To enhance the conciseness and readability of a manuscript, it is common practice to employ abbreviated forms of phrases. However, particularly for authors immersed in specialised fields where certain abbreviations are common, the clarification of these abbreviations is often overlooked. Furthermore, an abbreviation well-known in one domain may carry a different meaning or be unfamiliar in another.

As a general guideline, define abbreviations at their first mention in the each section of the paper: the title, summary, key terms, main text, captions and legends of tables and figures – each usage demands a corresponding definition. Notably, many journals discourage the use of abbreviations in titles and abstracts.

Some journals include a list of abbreviations, especially for those used three or more times within the manuscript. When employing abbreviations, pay attention to specific usage, including capitalisation, spelling and periods. Additionally, each journal may impose its own set of requirements: consult the instructions for authors.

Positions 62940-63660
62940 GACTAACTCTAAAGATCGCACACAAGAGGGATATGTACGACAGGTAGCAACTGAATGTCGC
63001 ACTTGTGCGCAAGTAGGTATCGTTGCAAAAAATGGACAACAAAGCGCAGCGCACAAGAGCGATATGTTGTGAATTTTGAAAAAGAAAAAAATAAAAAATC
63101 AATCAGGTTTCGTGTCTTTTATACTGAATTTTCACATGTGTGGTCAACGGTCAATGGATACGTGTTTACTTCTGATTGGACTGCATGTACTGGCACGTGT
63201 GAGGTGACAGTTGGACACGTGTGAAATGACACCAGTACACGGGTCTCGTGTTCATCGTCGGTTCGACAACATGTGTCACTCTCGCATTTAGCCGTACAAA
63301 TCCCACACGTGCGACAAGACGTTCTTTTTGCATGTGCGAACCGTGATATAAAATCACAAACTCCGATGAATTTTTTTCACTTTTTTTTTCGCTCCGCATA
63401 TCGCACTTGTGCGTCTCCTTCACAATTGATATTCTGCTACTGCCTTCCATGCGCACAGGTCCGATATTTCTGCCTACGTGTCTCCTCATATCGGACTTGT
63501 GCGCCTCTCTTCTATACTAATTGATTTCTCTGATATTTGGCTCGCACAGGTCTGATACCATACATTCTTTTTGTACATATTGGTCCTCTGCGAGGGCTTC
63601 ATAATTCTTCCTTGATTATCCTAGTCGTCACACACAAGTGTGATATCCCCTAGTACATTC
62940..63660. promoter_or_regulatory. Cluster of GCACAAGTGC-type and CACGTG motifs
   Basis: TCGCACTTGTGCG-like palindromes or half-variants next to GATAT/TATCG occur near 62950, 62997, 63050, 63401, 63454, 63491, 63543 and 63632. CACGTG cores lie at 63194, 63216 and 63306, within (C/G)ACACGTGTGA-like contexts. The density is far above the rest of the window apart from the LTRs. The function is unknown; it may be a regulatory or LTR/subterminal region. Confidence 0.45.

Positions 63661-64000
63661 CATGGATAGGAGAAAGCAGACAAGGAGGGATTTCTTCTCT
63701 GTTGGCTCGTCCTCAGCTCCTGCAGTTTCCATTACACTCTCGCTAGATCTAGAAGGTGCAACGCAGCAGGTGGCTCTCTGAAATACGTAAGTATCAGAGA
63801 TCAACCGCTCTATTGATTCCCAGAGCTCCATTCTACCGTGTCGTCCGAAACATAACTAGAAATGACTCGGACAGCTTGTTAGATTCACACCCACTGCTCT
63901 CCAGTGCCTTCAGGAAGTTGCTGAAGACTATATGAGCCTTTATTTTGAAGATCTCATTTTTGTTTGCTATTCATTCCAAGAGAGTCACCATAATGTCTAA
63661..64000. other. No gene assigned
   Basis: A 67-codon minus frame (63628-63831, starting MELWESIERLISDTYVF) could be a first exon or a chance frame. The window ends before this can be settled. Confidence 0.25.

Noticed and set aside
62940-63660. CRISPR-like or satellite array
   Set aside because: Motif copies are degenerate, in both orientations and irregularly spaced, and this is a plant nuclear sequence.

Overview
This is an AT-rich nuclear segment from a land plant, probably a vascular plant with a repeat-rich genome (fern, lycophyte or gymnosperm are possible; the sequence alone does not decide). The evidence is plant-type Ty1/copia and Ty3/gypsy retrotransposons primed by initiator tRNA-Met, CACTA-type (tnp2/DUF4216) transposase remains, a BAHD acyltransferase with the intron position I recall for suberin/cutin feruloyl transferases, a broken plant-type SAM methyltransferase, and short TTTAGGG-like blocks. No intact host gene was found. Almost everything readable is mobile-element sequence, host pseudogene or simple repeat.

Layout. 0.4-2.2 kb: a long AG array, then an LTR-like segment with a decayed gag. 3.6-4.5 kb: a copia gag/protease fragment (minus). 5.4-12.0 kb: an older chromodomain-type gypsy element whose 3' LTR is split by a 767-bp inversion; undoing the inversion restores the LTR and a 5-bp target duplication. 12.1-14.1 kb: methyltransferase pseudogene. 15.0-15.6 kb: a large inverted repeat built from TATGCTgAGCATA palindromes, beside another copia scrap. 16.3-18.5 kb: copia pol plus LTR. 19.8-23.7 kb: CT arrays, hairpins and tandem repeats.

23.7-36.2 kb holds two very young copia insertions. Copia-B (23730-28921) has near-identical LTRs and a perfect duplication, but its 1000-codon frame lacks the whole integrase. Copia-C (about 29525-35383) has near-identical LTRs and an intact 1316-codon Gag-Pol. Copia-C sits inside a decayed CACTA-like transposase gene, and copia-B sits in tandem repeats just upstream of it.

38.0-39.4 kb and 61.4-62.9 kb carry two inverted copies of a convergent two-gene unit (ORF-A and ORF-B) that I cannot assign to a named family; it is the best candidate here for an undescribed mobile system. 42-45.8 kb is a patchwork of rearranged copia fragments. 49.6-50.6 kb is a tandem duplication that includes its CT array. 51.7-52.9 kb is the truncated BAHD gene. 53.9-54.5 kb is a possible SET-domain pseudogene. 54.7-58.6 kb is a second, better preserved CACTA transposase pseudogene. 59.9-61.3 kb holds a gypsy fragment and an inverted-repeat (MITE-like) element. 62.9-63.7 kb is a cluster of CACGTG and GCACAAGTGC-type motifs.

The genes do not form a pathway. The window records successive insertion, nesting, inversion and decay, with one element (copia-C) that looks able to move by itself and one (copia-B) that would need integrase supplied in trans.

Avoid using abbreviations for single words, for example SCZ for schizophrenia, or for terms that are used not more than three times in the paper.

In long lists of abbreviations, preferably separate individual items by semicolons (;); these are intermediate between commas and full stops.

Avoid abbreviations in the abstract.